New Jersey Mathematics Curriculum Framework
© Copyright 1996 New Jersey Mathematics Coalition

STANDARD 7 - GEOMETRY AND SPATIAL SENSE

All students will develop spatial sense and an ability to use geometric properties and relationships to solve problems in mathematics and in everyday life.

Standard 7 - Geometry and Spatial Sense - Grades K-2

Overview

Students can develop strong spatial sense from consistent experiences in classroom activities that use a variety of manipulatives and technology. The key components of spatial sense, as identified in the K-12 Overview, are spatial relationships, properties of geometric figures, geometric transformations, coordinate geometry, geometry of measurement, geometric modeling, and reasoning.

In kindergarten through second grade, the emphasis is on qualitative, not quantitative, properties of geometric objects. Students are at the visualization level of geometric thinking, where they perceive figures as "wholes". They recognize squares and rectangles, but perhaps not that squares are a special case of rectangles. To enrich and develop their geometric thinking, children at these grade levels need to explore geometry using a variety of physical objects, drawings, and computer tools. They work with solids, pattern blocks, templates, geoboards, and computer drawing tools to develop their understanding of geometric concepts and their spatial sense. They construct models and drawings to experiment with orientation, position, and scale, and to develop visualization skills. Students begin to develop a geometric vocabulary. A sample unit on geometry for the second-grade level can be found in Chapter 17 of this Framework.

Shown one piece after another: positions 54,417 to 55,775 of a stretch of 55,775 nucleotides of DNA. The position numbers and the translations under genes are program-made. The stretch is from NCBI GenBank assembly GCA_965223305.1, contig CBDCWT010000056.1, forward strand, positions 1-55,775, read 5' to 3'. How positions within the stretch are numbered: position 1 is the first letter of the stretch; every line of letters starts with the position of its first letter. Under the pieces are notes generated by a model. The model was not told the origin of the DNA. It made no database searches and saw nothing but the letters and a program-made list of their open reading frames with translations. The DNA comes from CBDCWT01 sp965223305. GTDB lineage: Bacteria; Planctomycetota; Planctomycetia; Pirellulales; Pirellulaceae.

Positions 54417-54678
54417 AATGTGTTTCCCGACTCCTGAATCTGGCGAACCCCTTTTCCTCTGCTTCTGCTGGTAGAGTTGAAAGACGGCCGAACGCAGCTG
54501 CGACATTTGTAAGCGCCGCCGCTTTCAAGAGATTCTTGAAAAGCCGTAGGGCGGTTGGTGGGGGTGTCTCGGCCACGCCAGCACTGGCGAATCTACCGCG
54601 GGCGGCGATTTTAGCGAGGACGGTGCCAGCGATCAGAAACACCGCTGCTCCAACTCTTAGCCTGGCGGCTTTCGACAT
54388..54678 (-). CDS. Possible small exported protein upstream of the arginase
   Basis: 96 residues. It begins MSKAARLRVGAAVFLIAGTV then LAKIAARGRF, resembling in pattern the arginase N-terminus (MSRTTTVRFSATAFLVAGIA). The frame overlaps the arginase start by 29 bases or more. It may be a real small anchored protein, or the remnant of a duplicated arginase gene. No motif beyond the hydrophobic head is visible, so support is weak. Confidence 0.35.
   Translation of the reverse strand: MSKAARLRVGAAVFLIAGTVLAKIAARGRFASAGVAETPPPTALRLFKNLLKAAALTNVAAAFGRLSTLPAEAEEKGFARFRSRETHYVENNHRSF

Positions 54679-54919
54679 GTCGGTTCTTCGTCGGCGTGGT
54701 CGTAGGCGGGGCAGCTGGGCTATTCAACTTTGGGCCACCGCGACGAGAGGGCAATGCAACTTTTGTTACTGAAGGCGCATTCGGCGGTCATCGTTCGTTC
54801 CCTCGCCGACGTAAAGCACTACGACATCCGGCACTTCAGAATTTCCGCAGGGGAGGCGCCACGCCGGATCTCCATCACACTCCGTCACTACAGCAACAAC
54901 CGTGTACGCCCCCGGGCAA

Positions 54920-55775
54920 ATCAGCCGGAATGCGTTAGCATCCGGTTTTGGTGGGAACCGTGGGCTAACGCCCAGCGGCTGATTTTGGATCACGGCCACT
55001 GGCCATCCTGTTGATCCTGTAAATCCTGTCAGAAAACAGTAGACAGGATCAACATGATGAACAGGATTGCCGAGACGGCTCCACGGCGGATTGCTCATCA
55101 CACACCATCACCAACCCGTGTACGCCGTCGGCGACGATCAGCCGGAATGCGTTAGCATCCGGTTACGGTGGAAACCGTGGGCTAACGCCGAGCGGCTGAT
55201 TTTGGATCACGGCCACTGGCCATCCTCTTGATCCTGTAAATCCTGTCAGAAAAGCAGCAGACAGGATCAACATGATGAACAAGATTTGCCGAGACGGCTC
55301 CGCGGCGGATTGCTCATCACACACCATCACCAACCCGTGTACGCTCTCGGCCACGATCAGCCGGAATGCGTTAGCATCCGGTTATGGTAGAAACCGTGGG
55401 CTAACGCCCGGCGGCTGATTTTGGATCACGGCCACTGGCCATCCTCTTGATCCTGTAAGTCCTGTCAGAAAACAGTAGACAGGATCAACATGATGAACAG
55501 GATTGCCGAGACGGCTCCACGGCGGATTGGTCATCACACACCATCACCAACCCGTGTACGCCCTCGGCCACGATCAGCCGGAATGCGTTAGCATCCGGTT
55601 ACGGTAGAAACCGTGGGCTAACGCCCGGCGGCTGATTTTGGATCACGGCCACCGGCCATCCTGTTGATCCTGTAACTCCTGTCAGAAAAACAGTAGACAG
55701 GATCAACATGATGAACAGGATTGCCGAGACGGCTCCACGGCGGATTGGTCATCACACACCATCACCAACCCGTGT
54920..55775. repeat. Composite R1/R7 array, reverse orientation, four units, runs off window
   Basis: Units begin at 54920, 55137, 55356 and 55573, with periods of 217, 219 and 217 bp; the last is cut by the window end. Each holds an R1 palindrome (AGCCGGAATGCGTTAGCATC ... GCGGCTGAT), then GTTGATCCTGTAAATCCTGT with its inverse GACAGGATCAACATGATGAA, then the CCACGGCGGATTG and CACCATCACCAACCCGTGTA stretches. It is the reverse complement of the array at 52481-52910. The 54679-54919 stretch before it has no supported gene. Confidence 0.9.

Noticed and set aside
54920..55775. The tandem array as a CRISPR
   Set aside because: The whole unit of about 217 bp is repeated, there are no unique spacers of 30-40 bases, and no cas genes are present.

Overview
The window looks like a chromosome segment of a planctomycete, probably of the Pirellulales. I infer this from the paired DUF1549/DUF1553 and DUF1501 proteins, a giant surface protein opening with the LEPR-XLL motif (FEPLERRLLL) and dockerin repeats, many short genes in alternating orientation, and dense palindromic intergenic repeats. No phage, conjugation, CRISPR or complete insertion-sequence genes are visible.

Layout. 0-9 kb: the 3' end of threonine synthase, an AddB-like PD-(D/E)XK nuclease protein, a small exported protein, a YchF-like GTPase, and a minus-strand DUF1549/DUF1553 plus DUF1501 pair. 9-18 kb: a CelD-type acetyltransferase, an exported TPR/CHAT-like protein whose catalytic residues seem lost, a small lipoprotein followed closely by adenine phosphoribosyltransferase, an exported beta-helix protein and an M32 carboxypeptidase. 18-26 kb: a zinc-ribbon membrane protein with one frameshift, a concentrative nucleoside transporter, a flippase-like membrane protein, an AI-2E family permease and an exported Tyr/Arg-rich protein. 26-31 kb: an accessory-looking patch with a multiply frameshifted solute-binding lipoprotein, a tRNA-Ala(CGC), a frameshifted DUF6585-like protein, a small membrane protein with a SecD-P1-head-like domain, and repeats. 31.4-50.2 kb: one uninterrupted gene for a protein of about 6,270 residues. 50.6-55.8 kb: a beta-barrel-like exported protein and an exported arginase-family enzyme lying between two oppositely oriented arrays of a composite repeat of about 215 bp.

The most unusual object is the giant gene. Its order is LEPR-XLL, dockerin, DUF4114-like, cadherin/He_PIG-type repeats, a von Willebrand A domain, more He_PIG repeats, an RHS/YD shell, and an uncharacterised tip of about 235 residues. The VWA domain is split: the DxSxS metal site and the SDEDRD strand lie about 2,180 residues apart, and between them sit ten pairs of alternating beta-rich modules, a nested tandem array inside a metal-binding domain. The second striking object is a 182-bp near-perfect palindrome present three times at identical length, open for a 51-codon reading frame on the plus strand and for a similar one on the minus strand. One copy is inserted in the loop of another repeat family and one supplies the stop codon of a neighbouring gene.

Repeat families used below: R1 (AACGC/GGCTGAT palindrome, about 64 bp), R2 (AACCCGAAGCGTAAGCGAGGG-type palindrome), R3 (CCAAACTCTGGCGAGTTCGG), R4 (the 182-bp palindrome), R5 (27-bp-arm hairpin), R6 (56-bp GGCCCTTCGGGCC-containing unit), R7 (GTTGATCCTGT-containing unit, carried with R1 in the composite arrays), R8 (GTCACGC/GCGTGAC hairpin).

In their study of spatial relationships, students focus on developing their understanding of objects in space. They discuss and describe the relative positions of objects using phrases like "in front of" and "on top of." They describe and draw three-dimensional objects in different relative locations. They compare and contrast shapes, describing the shapes of the faces and bases of three-dimensional figures. They discuss symmetry and look for examples of symmetry in their environment. They look for shapes that are the same size and shape (congruent) or the same shape but different sizes (similar). They use mirrors to explore symmetry.

In beginning their study of properties of geometric figures, students look for shapes in the environment, make models from sticks and clay or paper and glue, and draw shapes. They sort objects according to shape. They recognize, classify, sort, describe, and compare geometric shapes such as the sphere, cylinder, cone, rectangular solid, cube, square, circle, triangle, rectangle, hexagon, trapezoid, and rhombus. They describe the angle at which two edges meet in different polygons as being smaller than a right angle, a right angle, or larger than a right angle. They discuss points, lines, line segments, intersecting and non-intersecting lines, and midpoints of lines.

Students begin looking at geometric transformations by using concrete materials such as paper dolls to model slides (translations), flips (reflections), and turns (rotations). Students put shapes together to make new shapes and take shapes apart to form simpler shapes. Students work on spatial puzzles, often involving pattern blocks or tangrams. They look for plane shapes in complex drawings and explore tilings. They divide figures into equal fractional parts, for example, by folding along one, two, or three lines.

Coordinate geometry in grades K-2 involves describing the motion of an object. Students make maps of real, imaginary, or storybook journeys. They describe the location of an object on a grid or a point in aplane using numbers or letters. They give instructions to an imaginary "turtle" to crawl around the outline of a figure.